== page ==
Today my dad and my two brothers buried my mom. Here is my eulogy to this woman to whom I owe a huge debt of gratitude.
The last 20 minutes of the life of Miriam Grace Holt
Family members had spent a good part of last weekend in Miriam’s room. Though totally mute for many days now, she turned her gaze on me as I attempted to sing some simple songs to her, picking out the chords with difficulty on my ukulele.
I had no evidence that her body was processing any of this until I was leaving that first day [Friday] – as I stood over her to say goodbye, her frozen face flashed a grin. I reached out and put my hand on her head and said “Mom, I love you”.
But the steady deterioration was evident in the next visit [Saturday], and now, Sunday afternoon, the end surely had to be near.
The constant in all this was dad. He sat there by her side, holding her hand, speaking softly to her, reaching out and stroking her cheek, hoping to hear his name one last time.
Dad and family members spent the whole of that last Sunday afternoon in her room, intermittently in silence listening to her labored breathing, glancing at the golf tournament on the room’s TV, and holding her well-worn Bible in order to read Scripture to her in a shaky voice so close to tears.
There was little or no response from mom that afternoon, except for two times when mom suddenly raised her hand and held it to her forehead… as if to shade her eyes from the glare of a bright light.
By late afternoon we decided that dad needed rest. Though he protested, I drove him back to the house. Jill would consult with the hospice nurse and call us back if something changed.
That call came a few hours later at 9pm. Mom’s blood pressure had dropped and her gasps for breath were now much fainter. We drove back, sensing that this was our last time. Dad quickly was back at her side, holding her hand, speaking softly to her. We watched and listened in silence for the next two hours.
The last 20 minutes of mom’s life.
Now, after these initial two hours [about 11:20pm], her youngest son Dave had temporarily relieved dad. Dave was sitting at mom’s bedside, holding her hand.
I stood watch at the foot of her bed. Standing there and watching her weak breathing, I had a growing sense that the end was now at hand. I wanted to move quickly to her bedside and hold her other hand, but I was afraid that I would make a scene, that I wouldn’t be able to hold back the tears that were just waiting to burst forth, that this was just my imagination, just another false alarm.
I struggled with this over and over in my head. Finally, I just did it – I moved over to her bedside and knelt down. As Dave continued to hold her right hand, I place my hand over her left hand and leaned forward. I spoke softly into her ear.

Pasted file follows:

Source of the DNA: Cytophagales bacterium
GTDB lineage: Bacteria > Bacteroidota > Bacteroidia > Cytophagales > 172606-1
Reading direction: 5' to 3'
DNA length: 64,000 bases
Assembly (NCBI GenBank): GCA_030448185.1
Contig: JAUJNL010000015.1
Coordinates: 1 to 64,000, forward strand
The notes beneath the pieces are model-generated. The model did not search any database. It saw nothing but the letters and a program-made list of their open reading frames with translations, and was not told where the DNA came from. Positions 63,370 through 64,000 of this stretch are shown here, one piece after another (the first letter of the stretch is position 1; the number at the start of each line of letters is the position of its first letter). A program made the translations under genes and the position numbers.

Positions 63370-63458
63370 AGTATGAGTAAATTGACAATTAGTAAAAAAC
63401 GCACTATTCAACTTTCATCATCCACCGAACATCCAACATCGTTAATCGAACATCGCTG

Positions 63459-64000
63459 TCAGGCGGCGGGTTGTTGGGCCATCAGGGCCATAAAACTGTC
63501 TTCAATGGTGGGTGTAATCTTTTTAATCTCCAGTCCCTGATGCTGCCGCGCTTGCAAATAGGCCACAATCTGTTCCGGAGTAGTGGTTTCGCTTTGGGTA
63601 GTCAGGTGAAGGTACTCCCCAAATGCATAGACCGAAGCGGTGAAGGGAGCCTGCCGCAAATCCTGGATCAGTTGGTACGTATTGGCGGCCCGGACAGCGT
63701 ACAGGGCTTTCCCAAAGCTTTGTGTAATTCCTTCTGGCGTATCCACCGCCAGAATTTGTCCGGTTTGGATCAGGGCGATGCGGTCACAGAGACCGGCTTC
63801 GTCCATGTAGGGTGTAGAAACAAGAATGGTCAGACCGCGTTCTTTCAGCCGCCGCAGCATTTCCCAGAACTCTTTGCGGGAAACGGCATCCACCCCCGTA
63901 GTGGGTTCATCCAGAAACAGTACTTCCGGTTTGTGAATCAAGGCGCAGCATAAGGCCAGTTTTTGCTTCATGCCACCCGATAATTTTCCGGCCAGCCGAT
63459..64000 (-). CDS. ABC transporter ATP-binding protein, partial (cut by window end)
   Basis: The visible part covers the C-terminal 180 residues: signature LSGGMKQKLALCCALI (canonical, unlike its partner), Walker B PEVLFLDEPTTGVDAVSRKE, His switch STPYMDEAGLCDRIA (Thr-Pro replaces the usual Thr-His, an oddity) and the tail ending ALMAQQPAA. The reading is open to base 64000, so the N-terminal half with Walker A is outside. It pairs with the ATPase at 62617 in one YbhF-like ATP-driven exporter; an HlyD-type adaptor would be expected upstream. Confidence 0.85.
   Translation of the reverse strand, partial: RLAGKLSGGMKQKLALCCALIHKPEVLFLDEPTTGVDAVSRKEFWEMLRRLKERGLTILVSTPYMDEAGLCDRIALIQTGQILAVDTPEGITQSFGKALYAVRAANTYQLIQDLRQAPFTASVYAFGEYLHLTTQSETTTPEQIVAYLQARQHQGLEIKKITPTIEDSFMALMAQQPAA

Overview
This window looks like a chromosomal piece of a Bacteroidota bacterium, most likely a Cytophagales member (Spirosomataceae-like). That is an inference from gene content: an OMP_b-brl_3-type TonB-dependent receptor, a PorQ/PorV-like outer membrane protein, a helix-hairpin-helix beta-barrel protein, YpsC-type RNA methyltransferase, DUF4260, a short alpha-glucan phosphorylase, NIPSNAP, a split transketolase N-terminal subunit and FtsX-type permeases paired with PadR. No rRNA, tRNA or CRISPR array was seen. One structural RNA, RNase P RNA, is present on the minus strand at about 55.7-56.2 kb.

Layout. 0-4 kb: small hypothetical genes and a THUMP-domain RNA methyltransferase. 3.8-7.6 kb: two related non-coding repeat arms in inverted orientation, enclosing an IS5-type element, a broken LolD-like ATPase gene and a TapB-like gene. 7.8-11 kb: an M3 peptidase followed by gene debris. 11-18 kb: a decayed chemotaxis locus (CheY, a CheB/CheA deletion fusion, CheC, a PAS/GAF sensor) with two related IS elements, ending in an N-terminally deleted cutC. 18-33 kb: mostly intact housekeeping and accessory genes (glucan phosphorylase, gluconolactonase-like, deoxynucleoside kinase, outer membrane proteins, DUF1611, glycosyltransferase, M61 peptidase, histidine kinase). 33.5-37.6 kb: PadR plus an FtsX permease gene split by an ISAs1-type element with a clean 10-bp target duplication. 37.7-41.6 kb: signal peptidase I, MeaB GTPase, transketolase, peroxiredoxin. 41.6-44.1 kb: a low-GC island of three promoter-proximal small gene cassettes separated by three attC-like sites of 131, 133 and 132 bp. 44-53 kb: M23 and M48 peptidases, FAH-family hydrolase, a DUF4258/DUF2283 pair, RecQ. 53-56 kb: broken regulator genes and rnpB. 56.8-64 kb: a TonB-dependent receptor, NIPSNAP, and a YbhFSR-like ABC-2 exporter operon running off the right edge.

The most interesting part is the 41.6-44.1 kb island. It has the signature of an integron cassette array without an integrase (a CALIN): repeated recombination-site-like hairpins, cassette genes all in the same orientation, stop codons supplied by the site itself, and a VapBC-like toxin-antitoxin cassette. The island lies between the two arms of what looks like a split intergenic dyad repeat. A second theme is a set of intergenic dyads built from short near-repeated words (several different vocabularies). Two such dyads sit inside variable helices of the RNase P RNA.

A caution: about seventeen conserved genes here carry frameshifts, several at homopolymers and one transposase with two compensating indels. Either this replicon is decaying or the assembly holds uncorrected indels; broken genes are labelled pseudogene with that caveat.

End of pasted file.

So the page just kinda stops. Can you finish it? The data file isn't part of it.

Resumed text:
“Mom… Dave is holding your hand and Nate is holding your other hand… if you’re ready, we can walk you home.”
My tears broke loose. I tried to whisper the 23rd Psalm into her ear but I’m sure I messed it up. I recited the words to the lullaby that she would sing to me each night as a child, in the darkness of my childhood bedroom as I would fall peacefully to sleep. There was no way that I could try to softly sing it into her ear now… I could barely say the words.
But her body was not ready to go home. Her breathing, though very faint, continued.
Dad came back and took Dave’s place. He took hold of her hand in both of his and held it to his face and wept quietly.
And now… the final five minutes of the life of Miriam Grace Holt.
Dad began to speak about the only girl he had ever loved. About the teachers they shared in grade school, the funny things that she had done… things that had captivated his young heart.
Mom’s eyes suddenly opened. Dad saw a tear forming. He reached out and touched that tear, and continued to express how she, as that young farm girl, had endeared herself to him. That he loved her so much.
I was still kneeling on the other side of her bed, listening to dad and watching mom’s shallow breathing. As dad continued to speak and hold her hand in his, mom’s breathing paused. Nothing. Then a faint breath. Then a much longer pause. And then one last breath. Then, no more.
She was safely home.
Though she loved her sons, her body wanted her husband Bill to hold her hand and to walk her home… walk her safely home to Jesus.
I owe a huge debt of gratitude to this woman. I end with this poem.
Mom… thank you for…
Letting us boys play in the dirt,
And allowing us to rough-house,
For encouraging us to swing as high as we could get,
And trusting us to God… not stopping us taking risks.
Thank you for letting us jump off the roof and into the pool,
Riding bikes without helmets, and in cars with no seatbelts (how in the world did we survive?!!)
Thank you for stitching up our wounds with sewing needle and thread,
And for diagnosing our scraped knees and bloody fingers with the simple words: “You’ll live.”
Thank you for letting us build a seven-level tree-house (though not OSHA approved),
And for letting us climb trees all the way to the top,
For letting us boys go camping… spring, summer, dead of winter,
Spanking us when we deserved it, and praying for us a lot.
Thank you for making my school lunch sandwiches with delicious home-baked bread… (which I would then exchange for cash),
And that nickel for every Bible verse I worked at learning.
Thank you for teaching me the value of integrity, honesty, and accepting responsibility,
And for making us boys do our Saturday chores (I still love vacuuming).
Thank you for simple foods like meatloaf, casseroles, and weenie-beanies,
And for teaching us how to do without, the meaning of “Waste not, want not”.